Pre-season – on the pitch

Pre-season has been like going to a gig of your new favourite band. Not during the tour to support their multi-platinum selling breakthrough album, you couldn’t get tickets for that one. This is the tour for the much-anticipated follow-up; arenas and stadiums only. Like Blur touring The Great Escape, or Stone Roses with the Second Coming, or Nirvana with In Utero.

The 6-2 defeat to Didcot is the new album’s big opening number, not necessarily the best song but one that gives you a sense that you’re listening to something big. The 2-0 victory over Dumbarton is the new album’s first single. A big hit simply off the back of the previous album’s success. The band’s artistic input has been curtailed by the record company who want more of what made the first album successful. It’s our Country House, a good song, but nothing new. A reminder of why you’re a fan.

Livingston and Winchester are the songs from the new album that made you realise that the new album is, well, just a bit boring and pedestrian.

As the crowd are thinking about heading to the bar, they play Leicester, the big breakthrough single, our Wonderwall. Suddenly everything is bouncing again.

Brackley is a forgettable ballad, then Manchester United XI is the big anthemic hit. A 12 minute set closer. You’re buzzing, what a tune. The lights go down. Bring on the encore, it’s going to be amazing.

Sadly, the band come back on to play Oxford City, a cover version of an old punk classic involving some guest who is probably the drummer of the support band on mouth organ. It wasn’t really the kick-ass encore you were expecting, but you cheer politely in anticipation of the big finale.

Instead, they play Banbury, a sentimental acoustic number they’ve been writing on the tour bus. It’s a paean to the lead singers’ dead grandma. It doesn’t really have a hook or chorus and nobody’s ever heard it before. Quite frankly it won’t even make the next album, it might, possibly, make the bonus CD of the 10 anniversary reissue of the big breakthrough album. The band depart satisfied they’ve discharged their artistic responsibilities. We, on the other hand, go home a little short changed.

So pre-season has passed me by a little. But so did the World Cup and Tour de France in what should have been a top summer of sport. But then, from time to time, I think of Wembley and still get a little frisson of excitement. And then I realise that in the past the summer has been a break from the drudgery of the season and the pre-season campaign has been for vainly trying to spot signs of recovery. This season, however, the recovery is underway and the summer is just a pause in the story. Screw pre-season, I just want to get going again.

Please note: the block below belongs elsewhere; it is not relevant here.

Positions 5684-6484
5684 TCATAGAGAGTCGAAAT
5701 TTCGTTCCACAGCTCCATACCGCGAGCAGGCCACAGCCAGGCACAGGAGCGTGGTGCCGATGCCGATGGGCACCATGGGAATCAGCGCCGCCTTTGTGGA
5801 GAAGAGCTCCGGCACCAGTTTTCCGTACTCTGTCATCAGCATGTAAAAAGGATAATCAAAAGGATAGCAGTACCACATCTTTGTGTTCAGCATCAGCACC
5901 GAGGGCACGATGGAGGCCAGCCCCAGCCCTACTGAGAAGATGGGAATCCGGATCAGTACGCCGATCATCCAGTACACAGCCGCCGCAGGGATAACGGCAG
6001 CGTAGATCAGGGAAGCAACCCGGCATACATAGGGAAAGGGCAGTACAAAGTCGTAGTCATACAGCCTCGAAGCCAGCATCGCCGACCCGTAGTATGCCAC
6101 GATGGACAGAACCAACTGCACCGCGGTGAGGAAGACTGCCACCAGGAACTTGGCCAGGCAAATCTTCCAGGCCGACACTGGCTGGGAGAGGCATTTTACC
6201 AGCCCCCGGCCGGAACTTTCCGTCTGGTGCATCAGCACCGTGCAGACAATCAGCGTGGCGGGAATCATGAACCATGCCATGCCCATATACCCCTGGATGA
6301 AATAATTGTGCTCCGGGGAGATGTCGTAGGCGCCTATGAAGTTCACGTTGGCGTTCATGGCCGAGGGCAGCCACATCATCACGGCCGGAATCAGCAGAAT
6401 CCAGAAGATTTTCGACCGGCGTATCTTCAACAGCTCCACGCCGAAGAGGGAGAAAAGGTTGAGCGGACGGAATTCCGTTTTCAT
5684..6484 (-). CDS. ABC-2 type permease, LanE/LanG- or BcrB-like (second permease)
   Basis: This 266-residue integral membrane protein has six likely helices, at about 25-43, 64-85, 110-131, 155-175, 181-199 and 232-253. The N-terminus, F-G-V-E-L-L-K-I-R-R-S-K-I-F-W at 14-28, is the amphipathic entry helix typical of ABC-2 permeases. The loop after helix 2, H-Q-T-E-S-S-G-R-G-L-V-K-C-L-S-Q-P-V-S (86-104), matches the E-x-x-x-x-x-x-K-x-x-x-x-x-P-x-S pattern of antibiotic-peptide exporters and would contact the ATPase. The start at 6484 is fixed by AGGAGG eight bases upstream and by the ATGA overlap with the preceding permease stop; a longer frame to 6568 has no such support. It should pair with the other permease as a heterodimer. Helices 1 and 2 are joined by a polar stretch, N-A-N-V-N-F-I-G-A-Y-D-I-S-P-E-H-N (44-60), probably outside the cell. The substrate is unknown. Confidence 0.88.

Duffy does Didcot

Duffy’s brace against Didcot on Saturday probably underlines how important the pre-season is to him personally. Duffy’s season was a microcosm of the club’s; a curious mixture of success and failure. Any other season in any other division, his goal tally would have been seen as an unequivocal success, but in the wash-up it wasn’t because the ultimate objective of promotion was missed.

With the Twigglet coming in, Duffy has the potential of being left on the margins. When interviewed last year he was adamant that he knew what he was capable of and what he wasn’t. But that wasn’t good enough, because when we needed to score goals, he didn’t; as the miss against Exeter painfully demonstrated. There simply wasn’t anyone else on the pitch mopping up his failings, and nor should there be. He doesn’t have the luxury of saying that he’ll stick to what he’s good at. It’s like Billy Turley saying that he’ll do the goal kicks and let Chris Tardif do the shot saving.

Duffy’s acceptance of his strengths and weaknesses highlights the challenge he has in front of him. It is his attitude, rather than his fitness or ability that needs sharpening up. This is the hardest attribute of them all because few people, especially inherently arrogant footballers, are self reflective enough to change their mindset and values. But, in the end, if things aren’t going well he can’t afford to amble around writing the game off as ‘not his type of thing’ and waiting for next Saturday (or Thursday) to come around. He will have to impose himself on the game, or to use the footballing vernacular – get stuck in. If he doesn’t and the Twigglet does what he’s supposed to, there may be very little sign of him as the season progresses.